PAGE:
You may have a vision of you and your roommate sharing secrets, clothes, jokes and souls. I hate to break it to you (actually, I enjoy shattering naïve dreams) but that's probably not going to happen. You probably won't hate your roommate, but you guys likely won't be besties either.

Lower your expectations before you get to school. If you come to campus positive that you and your new roommate are two halves of some long-ago torn-apart soul, you're setting yourself up for disappointment. Instead, shoot for a good relationship, where you're both honest about your needs and expectations. If you end up being friends, great. If not, you won't have front-loaded the relationship with all sorts of hopeful baggage that you'll have to get rid of at a later time.


Also, if you want to be best friends and your roommate doesn't, don't go around trying to steal his or her life. Leave that to the horror movies. And if your roommate is trying to steal your life (styling her hair the same way, getting the same tattoos, drugging your boyfriends and sleeping with them, referring to herself as your twin and so on), talk to your resident adviser.

3: Put It All on the Table

When I say you and your roommate should put it all out on the table, I don't mean you should walk into the room and dump your stuff out. As you get to know your roommate, start talking about how you two envision sharing your room. When do you expect to go to sleep and get up? How neat do you like things? How many hours a day do you plan on studying in the room? How often do you like to have people over? Are you okay with sharing things like clothes, food and toothbrushes? And yes, the toothbrush sharing thing happened to a girl in my freshman hall. If only she had thought to tell her roommate that she didn't want to share her toothbrush.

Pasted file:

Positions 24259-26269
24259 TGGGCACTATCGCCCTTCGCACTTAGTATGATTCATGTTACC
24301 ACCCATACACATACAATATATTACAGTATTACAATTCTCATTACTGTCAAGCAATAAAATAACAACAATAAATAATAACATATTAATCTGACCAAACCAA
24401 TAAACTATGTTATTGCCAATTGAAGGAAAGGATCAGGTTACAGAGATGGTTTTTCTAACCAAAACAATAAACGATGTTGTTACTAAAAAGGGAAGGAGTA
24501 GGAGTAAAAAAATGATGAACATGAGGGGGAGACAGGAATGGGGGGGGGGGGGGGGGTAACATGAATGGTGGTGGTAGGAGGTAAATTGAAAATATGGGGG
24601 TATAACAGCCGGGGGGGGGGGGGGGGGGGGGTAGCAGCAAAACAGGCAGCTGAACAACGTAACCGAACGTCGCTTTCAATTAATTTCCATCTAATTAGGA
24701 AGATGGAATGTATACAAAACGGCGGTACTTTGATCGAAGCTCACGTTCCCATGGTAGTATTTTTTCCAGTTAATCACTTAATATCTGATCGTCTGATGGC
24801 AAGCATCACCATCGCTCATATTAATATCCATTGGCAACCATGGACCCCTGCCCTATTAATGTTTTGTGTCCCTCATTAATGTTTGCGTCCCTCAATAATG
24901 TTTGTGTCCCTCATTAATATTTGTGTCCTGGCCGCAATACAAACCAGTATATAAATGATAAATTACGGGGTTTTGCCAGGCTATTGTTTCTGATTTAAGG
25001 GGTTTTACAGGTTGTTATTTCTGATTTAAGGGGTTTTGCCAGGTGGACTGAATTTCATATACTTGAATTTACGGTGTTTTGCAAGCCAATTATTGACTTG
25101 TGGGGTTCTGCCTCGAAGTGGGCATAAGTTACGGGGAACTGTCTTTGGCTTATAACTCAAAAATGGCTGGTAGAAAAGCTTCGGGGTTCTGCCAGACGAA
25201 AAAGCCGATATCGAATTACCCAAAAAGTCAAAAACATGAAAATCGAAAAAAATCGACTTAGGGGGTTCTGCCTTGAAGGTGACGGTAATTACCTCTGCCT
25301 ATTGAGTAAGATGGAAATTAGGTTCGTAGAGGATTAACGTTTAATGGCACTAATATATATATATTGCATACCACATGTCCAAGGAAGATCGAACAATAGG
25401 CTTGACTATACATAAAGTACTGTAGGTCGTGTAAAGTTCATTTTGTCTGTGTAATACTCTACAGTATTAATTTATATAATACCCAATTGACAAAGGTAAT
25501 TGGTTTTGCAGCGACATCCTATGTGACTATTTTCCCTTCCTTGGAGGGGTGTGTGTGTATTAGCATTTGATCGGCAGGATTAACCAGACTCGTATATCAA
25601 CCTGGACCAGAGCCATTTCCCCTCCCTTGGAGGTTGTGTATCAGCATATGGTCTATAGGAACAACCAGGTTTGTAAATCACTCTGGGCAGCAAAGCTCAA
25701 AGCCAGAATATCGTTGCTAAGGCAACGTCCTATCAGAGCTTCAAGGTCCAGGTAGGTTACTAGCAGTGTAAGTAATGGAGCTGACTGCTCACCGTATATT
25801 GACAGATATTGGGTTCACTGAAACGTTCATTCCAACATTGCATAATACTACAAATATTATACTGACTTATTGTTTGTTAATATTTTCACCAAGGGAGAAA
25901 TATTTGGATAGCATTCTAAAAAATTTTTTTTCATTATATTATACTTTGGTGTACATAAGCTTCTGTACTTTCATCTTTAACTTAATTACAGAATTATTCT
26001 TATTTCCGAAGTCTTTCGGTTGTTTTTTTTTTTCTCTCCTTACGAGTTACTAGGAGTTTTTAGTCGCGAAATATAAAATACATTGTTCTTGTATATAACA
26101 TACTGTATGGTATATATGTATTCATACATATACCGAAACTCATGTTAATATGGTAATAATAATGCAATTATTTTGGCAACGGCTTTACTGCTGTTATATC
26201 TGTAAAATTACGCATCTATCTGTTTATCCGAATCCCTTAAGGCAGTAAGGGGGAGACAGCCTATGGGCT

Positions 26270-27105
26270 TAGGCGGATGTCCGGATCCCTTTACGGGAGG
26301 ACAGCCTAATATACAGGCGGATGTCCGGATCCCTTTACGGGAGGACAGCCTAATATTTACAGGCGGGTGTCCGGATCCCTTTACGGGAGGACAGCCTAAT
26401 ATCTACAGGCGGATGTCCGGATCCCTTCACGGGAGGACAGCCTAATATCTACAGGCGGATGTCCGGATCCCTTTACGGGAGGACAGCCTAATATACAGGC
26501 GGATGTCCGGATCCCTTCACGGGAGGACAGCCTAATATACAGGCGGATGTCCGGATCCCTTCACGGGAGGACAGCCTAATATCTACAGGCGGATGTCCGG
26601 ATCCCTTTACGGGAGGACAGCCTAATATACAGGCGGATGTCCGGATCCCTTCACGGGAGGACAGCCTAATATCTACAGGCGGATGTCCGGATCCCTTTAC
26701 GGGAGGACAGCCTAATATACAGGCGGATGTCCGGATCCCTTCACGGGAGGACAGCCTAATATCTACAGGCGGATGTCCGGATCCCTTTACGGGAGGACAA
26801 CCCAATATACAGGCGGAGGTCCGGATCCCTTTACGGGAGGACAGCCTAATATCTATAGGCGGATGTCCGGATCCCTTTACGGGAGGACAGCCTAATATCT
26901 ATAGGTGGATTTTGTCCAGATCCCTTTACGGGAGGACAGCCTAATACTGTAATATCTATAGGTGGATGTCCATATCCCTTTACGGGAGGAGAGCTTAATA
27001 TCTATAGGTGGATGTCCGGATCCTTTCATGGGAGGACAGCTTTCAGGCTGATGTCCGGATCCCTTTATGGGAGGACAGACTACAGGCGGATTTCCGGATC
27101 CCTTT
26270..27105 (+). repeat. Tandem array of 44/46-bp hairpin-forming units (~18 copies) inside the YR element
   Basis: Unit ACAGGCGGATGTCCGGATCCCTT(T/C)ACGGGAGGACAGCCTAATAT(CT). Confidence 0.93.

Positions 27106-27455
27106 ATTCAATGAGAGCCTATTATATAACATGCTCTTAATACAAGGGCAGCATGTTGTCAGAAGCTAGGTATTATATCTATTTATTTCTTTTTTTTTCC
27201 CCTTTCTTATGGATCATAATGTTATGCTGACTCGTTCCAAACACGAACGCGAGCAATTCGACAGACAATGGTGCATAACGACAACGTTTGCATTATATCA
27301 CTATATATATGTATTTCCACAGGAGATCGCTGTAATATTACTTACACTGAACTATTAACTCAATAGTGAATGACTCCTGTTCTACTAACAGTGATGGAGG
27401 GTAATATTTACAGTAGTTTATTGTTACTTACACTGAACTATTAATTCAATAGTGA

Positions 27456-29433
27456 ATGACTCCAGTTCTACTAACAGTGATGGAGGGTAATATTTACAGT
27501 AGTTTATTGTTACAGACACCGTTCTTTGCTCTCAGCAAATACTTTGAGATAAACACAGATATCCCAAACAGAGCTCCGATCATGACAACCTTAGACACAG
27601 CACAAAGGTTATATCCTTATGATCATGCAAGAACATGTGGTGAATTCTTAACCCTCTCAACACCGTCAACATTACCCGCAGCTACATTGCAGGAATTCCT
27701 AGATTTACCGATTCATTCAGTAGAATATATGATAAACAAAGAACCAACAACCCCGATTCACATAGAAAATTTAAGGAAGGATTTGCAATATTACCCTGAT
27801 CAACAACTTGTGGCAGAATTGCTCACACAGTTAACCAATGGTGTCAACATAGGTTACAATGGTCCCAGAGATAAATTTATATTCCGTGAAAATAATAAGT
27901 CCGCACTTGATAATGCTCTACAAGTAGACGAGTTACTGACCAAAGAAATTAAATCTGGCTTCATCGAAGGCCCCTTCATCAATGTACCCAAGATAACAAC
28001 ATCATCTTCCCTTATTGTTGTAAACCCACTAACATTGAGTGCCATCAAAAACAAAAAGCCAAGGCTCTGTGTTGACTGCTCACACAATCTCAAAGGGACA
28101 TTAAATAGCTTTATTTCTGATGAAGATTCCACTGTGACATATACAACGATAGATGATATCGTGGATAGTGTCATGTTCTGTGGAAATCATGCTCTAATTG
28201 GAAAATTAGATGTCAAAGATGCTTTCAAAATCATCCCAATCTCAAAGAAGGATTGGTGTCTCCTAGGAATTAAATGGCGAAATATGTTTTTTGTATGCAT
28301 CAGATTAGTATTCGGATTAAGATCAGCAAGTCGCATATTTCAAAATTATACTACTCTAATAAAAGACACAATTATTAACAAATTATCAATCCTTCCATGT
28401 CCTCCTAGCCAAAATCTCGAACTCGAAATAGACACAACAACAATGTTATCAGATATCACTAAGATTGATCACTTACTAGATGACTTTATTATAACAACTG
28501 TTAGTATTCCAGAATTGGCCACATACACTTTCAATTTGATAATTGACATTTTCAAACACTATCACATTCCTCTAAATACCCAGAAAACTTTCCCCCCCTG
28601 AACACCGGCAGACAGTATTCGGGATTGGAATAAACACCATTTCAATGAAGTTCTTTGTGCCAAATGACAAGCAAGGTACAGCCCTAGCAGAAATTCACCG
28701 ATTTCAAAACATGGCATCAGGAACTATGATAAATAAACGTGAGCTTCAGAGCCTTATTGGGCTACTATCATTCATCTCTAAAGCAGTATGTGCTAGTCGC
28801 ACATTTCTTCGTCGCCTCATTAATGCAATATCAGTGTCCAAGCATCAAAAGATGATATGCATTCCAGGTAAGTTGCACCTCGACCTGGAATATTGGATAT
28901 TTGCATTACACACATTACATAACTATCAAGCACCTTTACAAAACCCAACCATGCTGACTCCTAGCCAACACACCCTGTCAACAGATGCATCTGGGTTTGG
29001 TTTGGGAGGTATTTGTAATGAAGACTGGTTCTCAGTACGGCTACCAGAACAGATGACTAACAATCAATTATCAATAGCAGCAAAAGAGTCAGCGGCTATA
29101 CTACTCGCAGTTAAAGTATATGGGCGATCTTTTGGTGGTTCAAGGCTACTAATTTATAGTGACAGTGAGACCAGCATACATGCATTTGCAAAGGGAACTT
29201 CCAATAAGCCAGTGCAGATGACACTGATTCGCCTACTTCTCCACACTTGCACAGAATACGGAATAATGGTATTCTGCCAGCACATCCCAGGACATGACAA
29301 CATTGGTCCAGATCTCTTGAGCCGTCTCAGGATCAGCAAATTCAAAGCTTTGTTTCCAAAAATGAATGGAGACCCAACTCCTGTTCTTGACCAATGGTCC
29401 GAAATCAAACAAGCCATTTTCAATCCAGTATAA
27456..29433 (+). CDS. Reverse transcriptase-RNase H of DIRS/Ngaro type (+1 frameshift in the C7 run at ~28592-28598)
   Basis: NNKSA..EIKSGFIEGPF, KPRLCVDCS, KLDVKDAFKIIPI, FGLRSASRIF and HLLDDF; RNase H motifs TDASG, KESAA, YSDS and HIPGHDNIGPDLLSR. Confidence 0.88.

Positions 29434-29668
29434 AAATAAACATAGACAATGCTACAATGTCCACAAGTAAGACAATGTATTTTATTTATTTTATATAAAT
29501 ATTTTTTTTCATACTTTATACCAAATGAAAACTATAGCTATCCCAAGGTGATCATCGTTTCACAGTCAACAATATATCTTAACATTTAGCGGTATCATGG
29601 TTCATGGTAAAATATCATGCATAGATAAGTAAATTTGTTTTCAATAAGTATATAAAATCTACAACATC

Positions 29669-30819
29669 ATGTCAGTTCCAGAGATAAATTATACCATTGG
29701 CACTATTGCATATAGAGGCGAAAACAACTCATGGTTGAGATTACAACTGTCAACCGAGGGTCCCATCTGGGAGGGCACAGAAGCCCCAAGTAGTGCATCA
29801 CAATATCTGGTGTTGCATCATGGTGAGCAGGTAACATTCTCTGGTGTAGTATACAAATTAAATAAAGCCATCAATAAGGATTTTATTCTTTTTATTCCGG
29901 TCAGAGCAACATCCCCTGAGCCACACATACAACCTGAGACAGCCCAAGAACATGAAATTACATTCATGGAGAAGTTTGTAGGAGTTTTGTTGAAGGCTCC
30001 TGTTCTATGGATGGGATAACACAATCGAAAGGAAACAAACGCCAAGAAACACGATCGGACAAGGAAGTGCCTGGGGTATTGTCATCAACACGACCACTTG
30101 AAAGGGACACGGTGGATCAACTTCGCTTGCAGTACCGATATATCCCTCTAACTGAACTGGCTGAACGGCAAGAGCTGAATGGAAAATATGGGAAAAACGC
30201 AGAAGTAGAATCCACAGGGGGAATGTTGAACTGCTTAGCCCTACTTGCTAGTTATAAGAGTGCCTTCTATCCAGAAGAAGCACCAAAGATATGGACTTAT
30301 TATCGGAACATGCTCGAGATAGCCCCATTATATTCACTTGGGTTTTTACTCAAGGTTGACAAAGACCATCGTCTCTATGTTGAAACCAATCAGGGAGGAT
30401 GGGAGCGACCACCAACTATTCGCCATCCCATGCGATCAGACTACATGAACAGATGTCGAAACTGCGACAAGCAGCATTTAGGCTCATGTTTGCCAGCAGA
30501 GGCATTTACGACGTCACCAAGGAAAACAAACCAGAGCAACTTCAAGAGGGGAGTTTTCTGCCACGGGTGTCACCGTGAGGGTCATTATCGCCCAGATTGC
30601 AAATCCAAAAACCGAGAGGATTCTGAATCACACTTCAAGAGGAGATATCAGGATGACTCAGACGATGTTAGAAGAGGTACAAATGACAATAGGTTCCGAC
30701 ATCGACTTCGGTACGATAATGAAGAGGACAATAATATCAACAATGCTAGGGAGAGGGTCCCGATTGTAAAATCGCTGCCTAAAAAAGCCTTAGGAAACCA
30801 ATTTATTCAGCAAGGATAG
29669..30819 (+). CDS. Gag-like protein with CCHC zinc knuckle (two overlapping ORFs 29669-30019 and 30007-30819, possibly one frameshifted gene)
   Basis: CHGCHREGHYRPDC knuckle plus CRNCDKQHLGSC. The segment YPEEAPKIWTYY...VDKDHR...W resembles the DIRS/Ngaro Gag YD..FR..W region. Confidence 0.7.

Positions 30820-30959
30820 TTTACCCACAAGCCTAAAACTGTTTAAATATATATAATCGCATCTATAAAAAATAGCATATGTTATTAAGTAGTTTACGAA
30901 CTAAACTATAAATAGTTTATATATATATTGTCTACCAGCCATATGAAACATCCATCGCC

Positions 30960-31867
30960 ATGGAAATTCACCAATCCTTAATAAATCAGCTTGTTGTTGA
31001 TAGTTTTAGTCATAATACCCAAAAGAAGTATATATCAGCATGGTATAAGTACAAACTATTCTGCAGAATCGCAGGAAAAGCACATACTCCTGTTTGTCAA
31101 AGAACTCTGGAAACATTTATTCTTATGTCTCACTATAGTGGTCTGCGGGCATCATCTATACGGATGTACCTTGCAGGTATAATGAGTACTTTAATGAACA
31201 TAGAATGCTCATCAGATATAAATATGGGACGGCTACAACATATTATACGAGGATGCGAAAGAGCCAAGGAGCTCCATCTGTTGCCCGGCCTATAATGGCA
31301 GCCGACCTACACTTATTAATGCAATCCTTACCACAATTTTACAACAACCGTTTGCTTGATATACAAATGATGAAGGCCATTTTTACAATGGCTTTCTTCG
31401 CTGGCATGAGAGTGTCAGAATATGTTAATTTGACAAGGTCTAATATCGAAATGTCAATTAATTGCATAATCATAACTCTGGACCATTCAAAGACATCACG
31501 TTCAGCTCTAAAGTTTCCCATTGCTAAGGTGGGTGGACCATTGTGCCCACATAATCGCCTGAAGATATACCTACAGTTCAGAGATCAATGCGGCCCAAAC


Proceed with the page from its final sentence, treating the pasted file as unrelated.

A lot of colleges require roommates to write and sign a roommate contract. Even if your school doesn't, you and your roommate should still do it. In the contract, spell out how often you plan on cleaning the room (and who's going to do it), what the room's quiet hours will be, how you two will handle visitors (how many, how often and can they stay overnight?), if you're cool with sharing things and generally anything else you can think of that could possibly lead to conflict.


You and your roommate will probably have to compromise on a lot of this. That means you'll both have to make concessions — don't employ whatever mind tricks you know just to get your way. If you want lights out at 10 p.m. and your roommate wants 2 a.m., split the difference. If your roommate is a clean freak, you should agree to pick up after yourself; but she shouldn't expect you to attend her Friday night dust-a-thons.

2: Speak Up

It's helpful to have a clear understanding of what each of you expect from this situation.
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Having a roommate contract and a clear understanding of what each of you expect from this situation helps when your roommate does something that royally ticks you off. And believe me, that will happen. When it does, speak up. My relationship with my first roommate was bad, in part, because neither one of us ever told the other when she was doing something aggravating. So I never asked her to take out the trash. I just seethed about always having to do it myself, until one day I snapped and put the trash on her bed. Not my proudest moment (OK, it sort of was).